Scientists Under Hitler

Alan D. Beyerchen’s illuminating study of physicists in the Nazi period fills an important need in furthering our knowledge and understanding of the Third Reich. Numerous studies have appeared on Nazi ideology, art, and films, but very few have been written on the role of science and scientists in the Hitler period. The effect of the Nazi regime on physics was particularly important, for it would help to determine whether the Nazis would succeed in their aim of world domination.

This study has effectively used the correspondence of German physicists, tape-recorded interviews, unpublished archives of physics institutes, and a very wide range of pertinent books and articles. In addition to this, Beyerchen has taken on the difficult task of elucidating and summarizing the murky source materials of “Aryan physics.” His research is used to great advantage in illustrating how the German physicists responded individually and as a group to the pressures of Nazi rule, and what the important results of their responses turned out to be.

Until 1933 the German scientific community constituted a patriotic, privileged group in the upper civil service, since the universities were under government control. Moreover, the scientists in general and physicists in particular looked upon themselves as being above political concerns. When the Nazis seized power in 1933, the physics community was particularly vulnerable because of these special circumstances. At first most physicists thought that they would not be adversely affected by the politics of the Nazi regime, but the Civil Service Law of April 7, 1933, applied directly to the physicists. This was not primarily because they were scientists, but because they were part of the civil service. As a result they were among the first groups in Germany to feel the direct impact of Nazi totalitarianism and persecution.

From the short interval of the exclusionary Civil Service Law of 1933 that dismissed “non-Aryans” and “political unreliables” to the Nuremberg racial laws of 1935, Germany lost about twenty-five percent of her finest physicists, including eleven Nobel Prize winners. In these early years of the Nazi state the physics community was divided on how to deal with the Nazi threat to professional autonomy and individual and group research. Einstein was perhaps the first to see the handwriting on the wall when he resigned in protest against both the actions of the government and the passivity of most of his colleagues. Another perceptive observer was the physicist Szilard, who had predicted as early as 1931 that Hitler would come to power. In addition to Einstein and Szilard, most Jewish physicists were dismissed or resigned in the period from 1933 to 1934. Some emigrated to Britain and most to the United States. A few physicists, such as Max von Laue, remained in Germany to protest openly against the decimation of the physics community. The majority of distinguished non-Jewish physicists, such as Heisenberg, Planck, and Sommerfeld, adopted a nonpolitical position of what Beyerchen aptly calls “prudential acquiescence” toward the regime. They attempted to retain their professional autonomy by using whatever influence they had in the government, by affirming their loyalty to the state rather than the party, and by keeping out of political controversies. Like many other Germans of the time, the scientists hoped that the unpleasant features of Nazi rule would prove temporary.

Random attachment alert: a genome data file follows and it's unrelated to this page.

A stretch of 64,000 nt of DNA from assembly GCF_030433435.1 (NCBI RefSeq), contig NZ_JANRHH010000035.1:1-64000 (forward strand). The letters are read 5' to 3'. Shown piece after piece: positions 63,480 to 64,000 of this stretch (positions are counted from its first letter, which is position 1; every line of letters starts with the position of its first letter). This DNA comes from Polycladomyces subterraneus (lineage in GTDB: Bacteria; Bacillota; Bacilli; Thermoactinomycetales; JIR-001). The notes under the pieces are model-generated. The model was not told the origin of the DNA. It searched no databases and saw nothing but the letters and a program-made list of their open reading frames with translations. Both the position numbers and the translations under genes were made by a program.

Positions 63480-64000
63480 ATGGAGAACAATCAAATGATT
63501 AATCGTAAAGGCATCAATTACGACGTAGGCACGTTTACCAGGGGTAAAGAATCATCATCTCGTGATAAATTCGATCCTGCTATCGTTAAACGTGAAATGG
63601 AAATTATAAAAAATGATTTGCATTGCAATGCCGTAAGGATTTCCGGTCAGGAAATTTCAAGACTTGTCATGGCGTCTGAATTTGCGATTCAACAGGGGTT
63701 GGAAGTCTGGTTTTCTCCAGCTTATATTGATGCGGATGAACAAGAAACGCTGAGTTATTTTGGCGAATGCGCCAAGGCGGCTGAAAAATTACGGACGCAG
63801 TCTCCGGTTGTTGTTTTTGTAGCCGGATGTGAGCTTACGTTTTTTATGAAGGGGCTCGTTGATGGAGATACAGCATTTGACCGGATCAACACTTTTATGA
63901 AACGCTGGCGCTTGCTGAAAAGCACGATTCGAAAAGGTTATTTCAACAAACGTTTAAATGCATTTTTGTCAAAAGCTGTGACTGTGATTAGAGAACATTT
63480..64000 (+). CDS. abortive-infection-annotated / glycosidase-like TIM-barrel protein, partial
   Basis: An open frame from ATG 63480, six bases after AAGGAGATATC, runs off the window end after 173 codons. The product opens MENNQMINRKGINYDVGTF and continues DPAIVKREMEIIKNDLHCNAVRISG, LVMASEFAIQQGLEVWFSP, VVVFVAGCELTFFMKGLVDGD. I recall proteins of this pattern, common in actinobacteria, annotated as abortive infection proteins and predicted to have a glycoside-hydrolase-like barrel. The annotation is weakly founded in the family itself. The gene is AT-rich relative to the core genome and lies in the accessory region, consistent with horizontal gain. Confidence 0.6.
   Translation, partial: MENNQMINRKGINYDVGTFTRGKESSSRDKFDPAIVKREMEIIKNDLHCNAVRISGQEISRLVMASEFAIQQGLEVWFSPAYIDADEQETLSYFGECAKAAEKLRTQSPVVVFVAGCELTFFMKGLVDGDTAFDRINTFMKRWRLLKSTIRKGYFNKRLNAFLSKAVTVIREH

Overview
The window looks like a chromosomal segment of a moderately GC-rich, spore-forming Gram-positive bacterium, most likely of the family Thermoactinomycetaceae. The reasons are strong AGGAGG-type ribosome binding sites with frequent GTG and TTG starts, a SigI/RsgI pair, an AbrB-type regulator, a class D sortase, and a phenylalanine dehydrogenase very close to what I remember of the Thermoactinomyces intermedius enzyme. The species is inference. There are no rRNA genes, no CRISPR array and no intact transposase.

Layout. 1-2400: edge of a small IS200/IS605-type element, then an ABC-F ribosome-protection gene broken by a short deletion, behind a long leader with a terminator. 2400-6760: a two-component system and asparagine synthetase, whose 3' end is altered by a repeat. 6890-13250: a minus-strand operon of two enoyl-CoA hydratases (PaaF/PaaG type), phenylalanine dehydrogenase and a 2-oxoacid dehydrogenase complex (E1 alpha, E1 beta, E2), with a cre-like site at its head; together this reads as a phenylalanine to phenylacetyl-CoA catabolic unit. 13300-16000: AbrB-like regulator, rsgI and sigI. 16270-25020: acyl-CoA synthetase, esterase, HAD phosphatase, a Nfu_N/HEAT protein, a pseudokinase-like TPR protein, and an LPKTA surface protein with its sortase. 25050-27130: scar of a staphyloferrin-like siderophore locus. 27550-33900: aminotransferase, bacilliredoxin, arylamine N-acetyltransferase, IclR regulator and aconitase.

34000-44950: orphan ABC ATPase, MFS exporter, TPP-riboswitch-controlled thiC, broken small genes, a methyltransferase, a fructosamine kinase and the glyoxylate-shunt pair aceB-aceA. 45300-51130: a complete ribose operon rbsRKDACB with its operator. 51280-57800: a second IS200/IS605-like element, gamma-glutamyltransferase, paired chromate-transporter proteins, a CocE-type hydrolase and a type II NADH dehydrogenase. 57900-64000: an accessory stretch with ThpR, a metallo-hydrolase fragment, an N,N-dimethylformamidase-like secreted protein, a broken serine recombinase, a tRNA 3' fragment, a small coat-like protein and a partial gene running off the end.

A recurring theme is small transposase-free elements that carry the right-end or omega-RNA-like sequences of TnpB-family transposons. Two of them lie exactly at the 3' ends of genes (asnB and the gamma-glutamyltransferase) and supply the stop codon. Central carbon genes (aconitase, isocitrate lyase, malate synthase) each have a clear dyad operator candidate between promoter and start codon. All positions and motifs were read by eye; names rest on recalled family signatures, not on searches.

But by 1934 many of Germany’s finest physics institutes were decimated. The universities became supervised by the Reich Ministry of Education in its attempt to coordinate intellectual life. By 1935 the institutional organizations of German physics were largely destroyed. This was also true for the universities, where 1,145 teachers of physics (eight hundred of whom were Jewish) were driven from their posts. The totalitarian regime also deprived the German physicists of the scientifically creative advantages of participation in international conferences and subscriptions to foreign journals, and German physics quickly fell behind that of America and Britain. It seemed that ideological commitment and Aryan ancestry were more important to the system than scientific talent. Vacant chairs of physics were filled by mediocre scientists and doctrinaire deadbeats. For example, when Arthur Sommerfeld retired from his professorship of theoretical physics at the University of Munich, his position was not filled by the Nobel Prize winner Werner Heisenberg, who was the choice of the faculty. Selected instead was one Wilhelm Müller, an anti-Semitic pamphleteer who knew nothing about theoretical physics. Hitler had told Max Planck in 1933 that if it were in the interests of ideology, “we...

(The entire section is 1936 words.)


Library Journal. CII, October 1, 1977, p. 2059.